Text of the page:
Sunday, December 30, 2007

The Banks O'Doon

Grand River at Doon, Ontario

Ye flowery banks o' bonie Doon,
How can ye blume sae fair!
How can ye chant, ye little birds,
An I sae fu' o' care!
Thou'll break my heart, thou bonie bird,
That sings upon the bough;
Thou minds me o' the happy days
When my fause luve was true...

Robert Burns

We said goodbye to my mother yesterday and our daughter today as they both returned to Mexico after spending a couple of weeks in Canada. Mom came here to say goodbye to her only brother whose health is failing rapidly. It seems probable that she will not see him again on this earth. Saying goodbye is difficult and doesn't get easier in my experience.

Our area of Ontario was settled by people of many different backgrounds, people who travelled thousands of miles with little chance of ever returning "home" again. They brought their history and culture with them and little remembrances of their birthplaces. There are many communities with familiar names of British, German, Scottish, French and other European origins...

Paris, London, Thames Centre, Stratford, Scotland, Ayr, New Dundee, Baden, New Hamburg, Fergus, Birr, Heidelberg... I could go on and on. Our own city was called Berlin before World War I.

One of my favourite trails along the river is near the community of Doon. Scottish immigrant Adam Ferrie Jr, built a flour mill here in 1839 along the Grand River, the ruins of which still stand at the trail head. I often contemplate the challenges faced by those who worked hard to start new communities, building new lives for their families in a strange land. Were the Ferrie family members homesick for the banks of the Doon River in Scotland? In one or two generations, they were undoubtedly well integrated with other immigrants in the area.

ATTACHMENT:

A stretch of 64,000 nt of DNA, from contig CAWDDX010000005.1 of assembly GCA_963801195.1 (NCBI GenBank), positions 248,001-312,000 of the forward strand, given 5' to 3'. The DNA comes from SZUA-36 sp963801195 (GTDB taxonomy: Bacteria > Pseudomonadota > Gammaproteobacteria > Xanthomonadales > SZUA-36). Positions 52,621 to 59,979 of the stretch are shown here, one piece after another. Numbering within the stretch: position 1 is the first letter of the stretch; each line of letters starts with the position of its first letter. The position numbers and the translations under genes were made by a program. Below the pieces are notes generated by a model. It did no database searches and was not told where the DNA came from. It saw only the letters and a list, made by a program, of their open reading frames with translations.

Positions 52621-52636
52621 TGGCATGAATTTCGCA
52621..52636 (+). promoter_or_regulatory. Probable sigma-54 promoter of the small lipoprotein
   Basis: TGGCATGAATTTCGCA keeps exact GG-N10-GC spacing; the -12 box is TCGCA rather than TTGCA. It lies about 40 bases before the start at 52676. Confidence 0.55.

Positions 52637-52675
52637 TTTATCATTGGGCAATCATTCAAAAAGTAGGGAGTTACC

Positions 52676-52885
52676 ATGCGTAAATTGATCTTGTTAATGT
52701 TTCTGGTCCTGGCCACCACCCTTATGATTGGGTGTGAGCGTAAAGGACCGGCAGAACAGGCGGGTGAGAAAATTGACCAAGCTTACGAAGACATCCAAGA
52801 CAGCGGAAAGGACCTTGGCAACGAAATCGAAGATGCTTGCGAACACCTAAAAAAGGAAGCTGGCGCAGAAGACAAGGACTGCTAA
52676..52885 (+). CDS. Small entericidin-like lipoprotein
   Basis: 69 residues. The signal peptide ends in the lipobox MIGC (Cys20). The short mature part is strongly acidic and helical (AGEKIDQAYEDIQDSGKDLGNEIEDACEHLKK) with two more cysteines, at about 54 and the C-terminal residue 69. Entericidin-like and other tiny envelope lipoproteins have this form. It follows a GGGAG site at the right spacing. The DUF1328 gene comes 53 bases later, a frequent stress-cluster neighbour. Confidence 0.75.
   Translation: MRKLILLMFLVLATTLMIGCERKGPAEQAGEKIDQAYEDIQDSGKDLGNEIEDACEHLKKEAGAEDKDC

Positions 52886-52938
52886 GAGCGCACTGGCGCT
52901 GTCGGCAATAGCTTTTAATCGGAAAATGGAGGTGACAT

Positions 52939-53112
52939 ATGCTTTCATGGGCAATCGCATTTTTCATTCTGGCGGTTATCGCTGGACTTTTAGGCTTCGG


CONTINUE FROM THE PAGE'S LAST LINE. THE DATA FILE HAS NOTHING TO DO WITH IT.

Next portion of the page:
Upstream from the mill ruins, aging stone walls are hidden by the bushes and vines that are overtaking the foundations of these old buildings.

Life goes on.

Each generation forges a life for themselves with some members staying close to home, while others take home and tradition far away with them.

My daughter just phoned to say she had arrived safely in Mexico. It is hard to believe she left Toronto mid afternoon and is already in her room 3000 miles away in less than eight hours. The phone conversation was instantaneous and a web cam could have sent her image here just as quickly. Communication is easier that ever before, but feelings of homesickness and separation can still be felt in this day and age.

My family is scattered around the world yet shared experiences help keep us part of one another.

And my family is not unusual in this regard, are they?

5 comments:

  1. Love the flour mill ruins. Can just imagine that family there in years past. Glad you had your own family to enjoy there for the holidays and that they returned home safe and sound. No matter how far away we are, we certainly all keep one another close in our hearts.

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  2. I knew about the name change but thought it was after WW2. So, I learned something new today ... or at least had it clarified. Happy New Year!

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  3. You are so right about family and connections... Technology has made this planet a whole different place than when I was a kid! Interesting stuff about the mill!

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  4. Happy new year to you and yours, Ruth. I understand about families being separated by many miles.

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  5. Jayne- You are right...distance doesn't displace affection.

    AC- Berlin became Kitchener in 1916. The Kaiser's bust was thrown in the lake downtown and Queen Victoria now reigns over the park. Happy New Year to you and yours.

    Jennifer- It is mind-boggling how technology has changed our generation. I couldn't have imagined communicating in a blog even 5 years ago.

    Jean- Yes, you have family separated by distance...bittersweet, isn't it?

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